BEVERLYWOOD ( — As news spread Thursday that actor Robin Williams was in the beginning stages of Parkinson’s disease when he committed suicide this week, a Southland man is coming forward to share his struggle with the disease and what’s on the horizon for treatment.


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Michael Weinman, 50, said he was living a normal life with his wife and young children when the symptoms started: “I was shaking. I couldn’t get my words out.”

Fourteen years ago, he was diagnosed with Parkinson’s, a neurodegenerative disease that over time can result in debilitating tremors and paralysis.

“I was so depressed. I couldn’t do what I loved. I was worried I wouldn’t be able to speak,” Weinman said.

It took years, but his view has changed. He said it’s a very lonely disease, but it’s imperative to reach out for support.

“I had to get myself into therapy, had to do the work. The medication was working at first, then I got deep-brain stimulation to control the symptoms,” he said. “It’s really a whole-body approach.”

Still, Weinman said many hide the fact they have Parkinson’s because of the stigma that comes with the condition.

Jeff Bronstein, head of the Movement Disorders Program at UCLA, said the diagnosis is often overwhelming for patients.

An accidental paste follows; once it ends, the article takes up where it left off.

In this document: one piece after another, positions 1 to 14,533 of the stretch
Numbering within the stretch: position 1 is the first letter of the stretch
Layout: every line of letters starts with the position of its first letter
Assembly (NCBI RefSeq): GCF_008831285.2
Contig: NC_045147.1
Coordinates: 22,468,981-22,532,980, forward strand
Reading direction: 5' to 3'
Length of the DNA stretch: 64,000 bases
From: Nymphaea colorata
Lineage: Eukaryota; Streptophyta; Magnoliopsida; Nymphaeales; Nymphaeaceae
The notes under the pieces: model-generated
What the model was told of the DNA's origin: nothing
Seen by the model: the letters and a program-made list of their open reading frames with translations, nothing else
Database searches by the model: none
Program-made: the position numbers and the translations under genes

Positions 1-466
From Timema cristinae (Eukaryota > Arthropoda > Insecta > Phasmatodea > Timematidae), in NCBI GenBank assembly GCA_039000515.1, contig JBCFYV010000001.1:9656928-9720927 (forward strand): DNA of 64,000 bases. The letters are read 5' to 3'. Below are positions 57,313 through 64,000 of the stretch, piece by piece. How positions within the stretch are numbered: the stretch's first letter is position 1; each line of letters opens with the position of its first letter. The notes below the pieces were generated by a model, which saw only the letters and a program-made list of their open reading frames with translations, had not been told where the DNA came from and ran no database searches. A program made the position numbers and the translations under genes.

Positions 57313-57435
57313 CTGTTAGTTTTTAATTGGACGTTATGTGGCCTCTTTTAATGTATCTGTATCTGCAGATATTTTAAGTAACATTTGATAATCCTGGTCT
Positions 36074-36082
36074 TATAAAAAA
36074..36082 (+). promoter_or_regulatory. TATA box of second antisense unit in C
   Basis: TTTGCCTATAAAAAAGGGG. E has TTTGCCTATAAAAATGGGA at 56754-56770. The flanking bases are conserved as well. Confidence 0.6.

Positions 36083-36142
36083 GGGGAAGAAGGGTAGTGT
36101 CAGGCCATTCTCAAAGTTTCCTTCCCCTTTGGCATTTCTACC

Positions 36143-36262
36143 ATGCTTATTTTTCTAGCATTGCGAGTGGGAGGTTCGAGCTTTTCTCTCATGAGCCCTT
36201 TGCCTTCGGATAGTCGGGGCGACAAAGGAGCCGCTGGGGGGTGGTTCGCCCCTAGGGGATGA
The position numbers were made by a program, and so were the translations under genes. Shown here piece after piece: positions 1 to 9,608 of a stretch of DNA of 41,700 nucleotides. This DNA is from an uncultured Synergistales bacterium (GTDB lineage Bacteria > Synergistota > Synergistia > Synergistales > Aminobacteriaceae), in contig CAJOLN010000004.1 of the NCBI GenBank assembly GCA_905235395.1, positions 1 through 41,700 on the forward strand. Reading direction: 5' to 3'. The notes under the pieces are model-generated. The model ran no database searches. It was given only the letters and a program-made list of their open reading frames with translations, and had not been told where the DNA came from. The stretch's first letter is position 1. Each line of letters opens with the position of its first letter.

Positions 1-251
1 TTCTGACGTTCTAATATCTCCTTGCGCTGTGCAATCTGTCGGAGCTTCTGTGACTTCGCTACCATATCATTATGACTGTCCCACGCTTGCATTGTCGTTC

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“Before signs even occur, depression can start years earlier,” the doctor said. “This is not a terminal illness. People are running marathons.”

The neurologist said new treatments are on the horizon, but existing options allow people to live long, productive lives.

“There are medications, there is brain stimulation, and people are living,” Bronstein said.

Weinman said he’s come a long way and is living life to the fullest. He draws inspiration from actor Michael J. Fox, who’s lived with the disease for more than two decades and continues to act, for his continued dedication to research and for raising awareness.

He also applauds Williams’ wife, Susan Schneider, for sharing the actor’s diagnosis publicly so others can deal with any struggles they have.

Weinman, who runs a support group that meets monthly, stressed that those with Parkinson’s should know that “there is help and support. Things can get better.”

To learn more about Parkinson’s Disease consult the Parkinson’s Disease Association of Southern California at or at (877) 737-7576 or The Michael J. Fox Foundation at

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For mental health services funded by L.A. County go to The Didi Hirsh Suicide Prevention Crisis Line is at (877) 727-4747.